Row over Boris Johnson’s ‘letterbox’ burka jibe reignites as fellow patrons of Classics for All charity vow to QUIT branding him a ‘dog-whistling racist’
- Boris Johnson sparked row by comparing Muslim full-face veils to ‘letterboxes’
- Two fellow patrons of classics charity threaten to quit in protest at the remarks
- Mr Johnson’s allies dismiss protests as Tories consider complaint against him
The row over Boris Johnson’s burka comments reignited today as two fellow patrons from the Classics for All charity threatened to quit in protest.
BBC broadcaster Natalie Haynes and Guardian culture writer Charlotte Higgins made clear they are ready to resign from their roles at the organisation – which promotes the teaching of classics in schools.
Ms Haynes branded Mr Johnson a ‘dog-whistling racist’ over his suggestion that the full-face covering makes Muslim women look like ‘letterboxes’ and a ‘bank robbers’.
But Mr Johnson’s allies dismissed the move, with Tory MP Conor Burns jibing: ‘It’s a pretty good rule in life that for a resignation to have an impact it is useful if people have heard of you.’
Boris Johnson has refused to apologised for his comments about the burka comments despite a call from Theresa May. The Conservative Party is considering a complaint against him
Natalie Haynes branded Mr Johnson a ‘dog-whistling racist’ over his suggestion that the full-face covering makes Muslim women look like ‘letterboxes’ and a ‘bank robbers’
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In her letter to the charity, obtained by Buzzfeed, Ms Haynes – who is currently hosting a BBC Radio 4 show on the classics – said: ‘I would like to withdraw as a patron until after the Board meets in October discuss the issue.’
‘I hope very much that they will choose to shun a person who chooses to advance his own cause at any price with no regard for those who are caught in the crossfire.
Ms Higgins said the former foreign secretary had made ‘cruel, derogatory and belittling remarks’ and she would step down if he remained in place.
What did Boris Johnson say about the burqa and the niqab?
The ex Foreign Secretary sparked a storm of controversy after using his weekly newspaper column to compare women who wear burqas to letterboxes and bank robbers.
The burqa is a full face covering that is associated with a conservative interpretation of Islam.
It is different to the hijab, which leaves the face uncovered, or the niqab, which leaves the eyes exposed.
In his Daily Telegraph article Mr Johnson said that he felt ‘fully entitled’ to expect women who wear face coverings to take them off when talking to him at his MP surgery.
He also said schools and universities are entitled to take the same approach if a pupil comes in ‘looking like a bank robber’.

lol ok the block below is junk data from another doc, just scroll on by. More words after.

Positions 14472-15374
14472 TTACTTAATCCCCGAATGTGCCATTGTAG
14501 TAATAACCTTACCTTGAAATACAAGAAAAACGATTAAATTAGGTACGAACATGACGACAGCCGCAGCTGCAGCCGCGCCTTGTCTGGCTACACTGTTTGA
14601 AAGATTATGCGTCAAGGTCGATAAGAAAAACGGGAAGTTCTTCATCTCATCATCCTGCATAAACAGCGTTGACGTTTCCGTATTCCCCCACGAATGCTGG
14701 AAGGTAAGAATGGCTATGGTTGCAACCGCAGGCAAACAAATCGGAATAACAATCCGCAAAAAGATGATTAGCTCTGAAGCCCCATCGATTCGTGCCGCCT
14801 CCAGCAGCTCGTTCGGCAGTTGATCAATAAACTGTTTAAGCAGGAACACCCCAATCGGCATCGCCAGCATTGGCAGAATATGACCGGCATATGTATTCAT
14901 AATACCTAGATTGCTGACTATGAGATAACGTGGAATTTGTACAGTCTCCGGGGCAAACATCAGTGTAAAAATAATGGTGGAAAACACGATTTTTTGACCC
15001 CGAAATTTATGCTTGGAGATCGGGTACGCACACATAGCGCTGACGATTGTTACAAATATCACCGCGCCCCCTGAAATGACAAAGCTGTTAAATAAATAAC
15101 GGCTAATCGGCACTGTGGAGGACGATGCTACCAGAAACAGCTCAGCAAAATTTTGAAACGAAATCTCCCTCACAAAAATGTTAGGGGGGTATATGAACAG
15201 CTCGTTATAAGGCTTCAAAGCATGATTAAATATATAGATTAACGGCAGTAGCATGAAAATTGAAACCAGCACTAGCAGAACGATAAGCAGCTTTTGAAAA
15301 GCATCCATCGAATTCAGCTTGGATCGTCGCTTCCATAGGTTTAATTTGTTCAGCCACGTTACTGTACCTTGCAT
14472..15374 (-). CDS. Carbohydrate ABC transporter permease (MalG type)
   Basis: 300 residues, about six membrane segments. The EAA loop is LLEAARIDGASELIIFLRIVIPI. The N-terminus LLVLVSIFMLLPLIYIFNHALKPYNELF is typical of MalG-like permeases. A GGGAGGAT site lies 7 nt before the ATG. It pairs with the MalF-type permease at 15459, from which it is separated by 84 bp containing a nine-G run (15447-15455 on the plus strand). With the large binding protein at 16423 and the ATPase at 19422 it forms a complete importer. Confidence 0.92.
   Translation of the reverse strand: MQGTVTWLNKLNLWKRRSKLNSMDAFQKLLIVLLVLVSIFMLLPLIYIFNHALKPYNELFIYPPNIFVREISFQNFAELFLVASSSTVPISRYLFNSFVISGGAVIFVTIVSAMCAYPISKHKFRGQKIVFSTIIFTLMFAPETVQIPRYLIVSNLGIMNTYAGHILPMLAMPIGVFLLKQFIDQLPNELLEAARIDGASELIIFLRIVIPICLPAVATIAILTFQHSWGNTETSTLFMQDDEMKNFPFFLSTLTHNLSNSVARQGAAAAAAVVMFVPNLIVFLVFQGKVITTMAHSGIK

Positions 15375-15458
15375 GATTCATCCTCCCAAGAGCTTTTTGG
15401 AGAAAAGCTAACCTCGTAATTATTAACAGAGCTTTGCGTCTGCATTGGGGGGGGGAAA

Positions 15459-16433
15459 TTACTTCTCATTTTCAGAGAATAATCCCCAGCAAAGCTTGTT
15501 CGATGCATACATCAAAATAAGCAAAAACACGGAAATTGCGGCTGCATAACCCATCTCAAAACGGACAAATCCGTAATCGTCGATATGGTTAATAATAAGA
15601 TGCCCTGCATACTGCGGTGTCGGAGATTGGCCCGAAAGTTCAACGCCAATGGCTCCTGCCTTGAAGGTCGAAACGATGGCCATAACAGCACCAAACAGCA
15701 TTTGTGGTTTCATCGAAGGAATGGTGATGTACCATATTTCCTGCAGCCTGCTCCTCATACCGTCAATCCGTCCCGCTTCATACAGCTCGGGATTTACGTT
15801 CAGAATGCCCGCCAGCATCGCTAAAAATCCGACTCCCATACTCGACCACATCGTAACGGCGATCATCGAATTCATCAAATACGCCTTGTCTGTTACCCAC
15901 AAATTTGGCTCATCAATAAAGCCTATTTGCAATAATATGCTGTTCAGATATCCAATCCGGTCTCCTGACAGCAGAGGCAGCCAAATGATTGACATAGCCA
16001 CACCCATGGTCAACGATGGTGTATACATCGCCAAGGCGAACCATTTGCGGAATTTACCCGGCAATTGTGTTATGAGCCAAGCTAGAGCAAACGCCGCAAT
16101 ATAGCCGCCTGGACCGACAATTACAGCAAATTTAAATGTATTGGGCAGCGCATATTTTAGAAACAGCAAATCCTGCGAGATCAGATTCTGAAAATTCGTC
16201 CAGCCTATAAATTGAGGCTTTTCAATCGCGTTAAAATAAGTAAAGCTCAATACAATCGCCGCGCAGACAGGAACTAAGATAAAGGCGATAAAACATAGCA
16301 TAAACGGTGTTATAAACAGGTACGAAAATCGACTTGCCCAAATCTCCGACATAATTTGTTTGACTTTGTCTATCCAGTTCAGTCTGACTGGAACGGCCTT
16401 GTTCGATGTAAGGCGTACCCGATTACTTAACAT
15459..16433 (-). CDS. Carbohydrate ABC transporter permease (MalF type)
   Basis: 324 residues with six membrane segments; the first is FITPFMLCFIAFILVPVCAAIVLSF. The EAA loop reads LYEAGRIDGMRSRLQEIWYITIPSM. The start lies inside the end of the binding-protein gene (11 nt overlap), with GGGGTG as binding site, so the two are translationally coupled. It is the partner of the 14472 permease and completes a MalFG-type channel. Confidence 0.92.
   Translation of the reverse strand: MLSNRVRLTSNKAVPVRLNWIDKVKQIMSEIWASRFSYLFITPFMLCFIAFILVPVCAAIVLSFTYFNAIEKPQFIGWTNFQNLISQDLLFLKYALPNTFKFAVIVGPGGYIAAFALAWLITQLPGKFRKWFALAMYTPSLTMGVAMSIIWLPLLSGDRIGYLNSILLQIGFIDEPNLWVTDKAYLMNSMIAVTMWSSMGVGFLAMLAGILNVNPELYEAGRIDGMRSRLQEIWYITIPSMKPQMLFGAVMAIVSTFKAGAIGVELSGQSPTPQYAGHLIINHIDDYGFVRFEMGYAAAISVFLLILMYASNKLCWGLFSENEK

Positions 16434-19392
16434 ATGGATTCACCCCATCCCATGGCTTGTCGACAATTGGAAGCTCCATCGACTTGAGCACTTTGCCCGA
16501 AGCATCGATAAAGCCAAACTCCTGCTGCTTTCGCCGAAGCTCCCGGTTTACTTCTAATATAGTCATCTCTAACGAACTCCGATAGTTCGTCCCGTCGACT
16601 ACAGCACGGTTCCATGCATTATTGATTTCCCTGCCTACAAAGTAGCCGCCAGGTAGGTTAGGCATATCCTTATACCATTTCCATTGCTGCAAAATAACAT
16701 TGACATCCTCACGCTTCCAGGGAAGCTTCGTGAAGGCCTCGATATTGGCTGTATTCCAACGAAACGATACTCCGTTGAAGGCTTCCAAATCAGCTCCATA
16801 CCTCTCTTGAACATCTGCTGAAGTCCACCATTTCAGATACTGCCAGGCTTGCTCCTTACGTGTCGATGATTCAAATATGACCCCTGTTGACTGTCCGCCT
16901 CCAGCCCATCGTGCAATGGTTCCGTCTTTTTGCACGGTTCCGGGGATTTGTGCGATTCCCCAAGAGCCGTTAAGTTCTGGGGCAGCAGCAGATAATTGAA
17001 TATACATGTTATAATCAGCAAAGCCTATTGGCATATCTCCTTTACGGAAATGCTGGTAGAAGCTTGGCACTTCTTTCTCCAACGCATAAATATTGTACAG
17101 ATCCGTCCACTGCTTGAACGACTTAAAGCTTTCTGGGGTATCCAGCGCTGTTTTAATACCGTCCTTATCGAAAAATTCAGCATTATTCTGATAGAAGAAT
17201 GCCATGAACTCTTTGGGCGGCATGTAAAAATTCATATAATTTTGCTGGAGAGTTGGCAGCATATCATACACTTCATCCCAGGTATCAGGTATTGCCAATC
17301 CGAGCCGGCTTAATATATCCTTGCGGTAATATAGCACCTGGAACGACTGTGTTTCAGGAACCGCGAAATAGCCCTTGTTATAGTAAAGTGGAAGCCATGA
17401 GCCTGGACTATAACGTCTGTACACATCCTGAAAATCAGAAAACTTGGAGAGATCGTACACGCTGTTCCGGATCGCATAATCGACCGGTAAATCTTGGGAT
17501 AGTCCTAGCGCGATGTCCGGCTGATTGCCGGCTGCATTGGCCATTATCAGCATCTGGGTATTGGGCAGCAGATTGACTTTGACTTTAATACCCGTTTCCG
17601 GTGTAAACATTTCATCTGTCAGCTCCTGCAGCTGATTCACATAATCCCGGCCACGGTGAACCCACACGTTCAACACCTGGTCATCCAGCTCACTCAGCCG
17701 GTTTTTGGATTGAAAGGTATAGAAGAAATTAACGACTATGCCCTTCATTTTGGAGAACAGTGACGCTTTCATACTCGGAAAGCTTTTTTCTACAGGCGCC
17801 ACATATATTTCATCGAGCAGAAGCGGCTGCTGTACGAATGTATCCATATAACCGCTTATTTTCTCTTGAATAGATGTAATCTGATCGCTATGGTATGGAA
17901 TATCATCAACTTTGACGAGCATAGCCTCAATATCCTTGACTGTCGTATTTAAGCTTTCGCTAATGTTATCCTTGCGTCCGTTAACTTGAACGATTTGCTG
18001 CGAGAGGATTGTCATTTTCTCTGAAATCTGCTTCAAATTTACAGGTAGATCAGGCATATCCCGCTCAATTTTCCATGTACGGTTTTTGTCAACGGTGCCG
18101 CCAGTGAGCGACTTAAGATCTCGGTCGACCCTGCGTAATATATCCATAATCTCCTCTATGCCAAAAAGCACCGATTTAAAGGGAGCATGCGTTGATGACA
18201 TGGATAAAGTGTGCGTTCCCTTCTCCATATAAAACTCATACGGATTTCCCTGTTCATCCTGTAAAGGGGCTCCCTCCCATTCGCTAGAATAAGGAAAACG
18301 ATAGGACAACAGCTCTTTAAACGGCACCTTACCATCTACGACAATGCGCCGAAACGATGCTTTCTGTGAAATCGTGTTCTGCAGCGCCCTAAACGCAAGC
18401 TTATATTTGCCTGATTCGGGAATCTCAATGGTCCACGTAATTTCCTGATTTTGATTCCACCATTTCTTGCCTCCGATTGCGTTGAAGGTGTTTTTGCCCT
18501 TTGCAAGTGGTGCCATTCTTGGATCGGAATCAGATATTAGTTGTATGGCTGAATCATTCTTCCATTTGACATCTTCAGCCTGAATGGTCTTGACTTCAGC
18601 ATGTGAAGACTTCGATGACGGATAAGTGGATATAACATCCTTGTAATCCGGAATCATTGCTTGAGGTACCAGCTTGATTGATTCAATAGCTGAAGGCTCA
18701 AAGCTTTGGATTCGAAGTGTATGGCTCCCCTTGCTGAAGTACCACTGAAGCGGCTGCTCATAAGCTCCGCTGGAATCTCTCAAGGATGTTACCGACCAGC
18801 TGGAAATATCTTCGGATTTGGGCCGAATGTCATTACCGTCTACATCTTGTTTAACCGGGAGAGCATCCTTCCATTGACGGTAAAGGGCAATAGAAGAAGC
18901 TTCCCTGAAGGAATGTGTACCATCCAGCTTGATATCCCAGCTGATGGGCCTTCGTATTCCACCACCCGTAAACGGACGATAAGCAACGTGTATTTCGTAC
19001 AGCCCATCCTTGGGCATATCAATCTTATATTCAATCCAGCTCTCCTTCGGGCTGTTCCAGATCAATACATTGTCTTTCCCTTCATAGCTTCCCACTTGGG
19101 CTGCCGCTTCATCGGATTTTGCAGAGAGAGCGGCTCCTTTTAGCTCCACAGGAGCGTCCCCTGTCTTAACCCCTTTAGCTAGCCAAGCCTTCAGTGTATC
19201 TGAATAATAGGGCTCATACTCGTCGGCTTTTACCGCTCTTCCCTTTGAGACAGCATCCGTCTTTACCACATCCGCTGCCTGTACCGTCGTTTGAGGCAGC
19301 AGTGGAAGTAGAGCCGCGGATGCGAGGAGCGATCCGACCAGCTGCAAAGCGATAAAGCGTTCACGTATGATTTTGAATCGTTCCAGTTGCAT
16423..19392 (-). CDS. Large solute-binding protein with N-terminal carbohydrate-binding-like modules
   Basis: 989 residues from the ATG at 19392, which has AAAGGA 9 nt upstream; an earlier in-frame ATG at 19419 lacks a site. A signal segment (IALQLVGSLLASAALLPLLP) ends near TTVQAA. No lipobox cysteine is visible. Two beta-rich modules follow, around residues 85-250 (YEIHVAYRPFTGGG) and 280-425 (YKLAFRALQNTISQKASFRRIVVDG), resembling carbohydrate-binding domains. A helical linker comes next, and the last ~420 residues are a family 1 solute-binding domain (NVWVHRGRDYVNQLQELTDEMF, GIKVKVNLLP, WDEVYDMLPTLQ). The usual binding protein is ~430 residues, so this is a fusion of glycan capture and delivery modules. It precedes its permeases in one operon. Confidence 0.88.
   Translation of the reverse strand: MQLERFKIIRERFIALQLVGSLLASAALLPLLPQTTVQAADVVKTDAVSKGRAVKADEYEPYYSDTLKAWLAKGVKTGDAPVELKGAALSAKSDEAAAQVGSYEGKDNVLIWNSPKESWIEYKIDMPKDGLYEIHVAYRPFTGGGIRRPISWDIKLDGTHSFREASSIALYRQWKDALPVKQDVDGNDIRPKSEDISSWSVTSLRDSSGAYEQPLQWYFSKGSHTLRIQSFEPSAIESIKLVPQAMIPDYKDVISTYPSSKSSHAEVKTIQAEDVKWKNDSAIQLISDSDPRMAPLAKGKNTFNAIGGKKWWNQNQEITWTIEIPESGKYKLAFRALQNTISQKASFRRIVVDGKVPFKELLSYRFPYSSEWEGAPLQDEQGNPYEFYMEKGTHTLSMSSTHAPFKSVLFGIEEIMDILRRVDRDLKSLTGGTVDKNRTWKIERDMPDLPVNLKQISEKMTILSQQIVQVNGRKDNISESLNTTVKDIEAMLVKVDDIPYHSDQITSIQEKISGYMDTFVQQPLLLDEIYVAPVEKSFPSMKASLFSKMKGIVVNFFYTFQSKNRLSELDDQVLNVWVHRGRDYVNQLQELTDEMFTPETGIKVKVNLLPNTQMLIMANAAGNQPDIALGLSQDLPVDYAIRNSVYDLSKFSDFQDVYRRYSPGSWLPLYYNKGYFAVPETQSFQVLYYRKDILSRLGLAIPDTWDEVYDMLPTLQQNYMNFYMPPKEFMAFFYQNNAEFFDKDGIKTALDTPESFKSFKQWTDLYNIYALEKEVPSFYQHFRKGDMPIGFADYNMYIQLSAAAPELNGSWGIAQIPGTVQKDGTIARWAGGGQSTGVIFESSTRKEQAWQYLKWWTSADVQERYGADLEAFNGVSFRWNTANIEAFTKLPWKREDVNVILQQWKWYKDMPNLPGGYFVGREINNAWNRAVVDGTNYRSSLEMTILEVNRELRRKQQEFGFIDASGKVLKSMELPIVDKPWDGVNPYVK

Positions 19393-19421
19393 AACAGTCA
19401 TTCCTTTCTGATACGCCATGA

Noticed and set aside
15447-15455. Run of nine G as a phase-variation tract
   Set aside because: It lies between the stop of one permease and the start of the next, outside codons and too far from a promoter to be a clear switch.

Mr Johnson branded the burqa ‘oppressive’ and said it is ‘weird and bullying to expect people to cover their faces’.
He added that he could not find scriptural authority for the dress code in the Koran.
And he said ‘it is absolutely ridiculous that people should choose to go around looking like letter boxes’.
‘Boris Johnson has chosen – disguised under the guise of a liberal argument – to make cruel, derogatory and belittling remarks about a section of our community that is not powerful, that is not well represented at any political level, and that is under particular threat from racism, misogyny and Islamophobia at this time,’ she wrote.
The charity also boasts historian Mary Beard andplaywright Sir Tom Stoppard among its patrons.
The row erupted earlier this month when Mr Johnson took on the issue in his Daily Telegraph column.
He has refused to apologised despite a call from Theresa May. The Conservative Party is considering a complaint against him.
In his article, he wrote: ‘If you tell me that the burka is oppressive, then I am with you.
‘If you say that it is weird and bullying to expect women to cover their faces, then I totally agree – and I would add that I can find no scriptural authority for the practice in the Koran.
‘I would go further and say that it is absolutely ridiculous that people should choose to go around looking like letter boxes; and I thoroughly dislike any attempt by any – invariably male – government to encourage such demonstrations of ‘modesty’, notably the extraordinary exhortations of President Ramzan Kadyrov of Chechnya, who has told the men of his country to splat their women with paintballs if they fail to cover their heads.’
He said that if a constituent came to his office with with her face obscured ‘I should feel fully entitled – like Jack Straw – to ask her to remove it so that I could talk to her properly’.
He added: ‘If a female student turned up at school or at a university lecture looking like a bank robber then ditto: those in authority should be allowed to converse openly with those that they are being asked to instruct.’
But he said that he does not agree with Denmark’s recent decision to impose a total ban on burkas and niqabs.
He said: ‘If you go for a total ban, you play into the hands of those who want to politicise and dramatise the so-called clash of civilisations; and you fan the flames of grievance.
‘You risk turning people into martyrs, and you risk a general crackdown on any public symbols of religious affiliation, and you may simply make the problem worse.’
Mr Johnson suggested the full-face covering made women look like bank robbers, but rejected the idea it should be banned as has happened in Denmark
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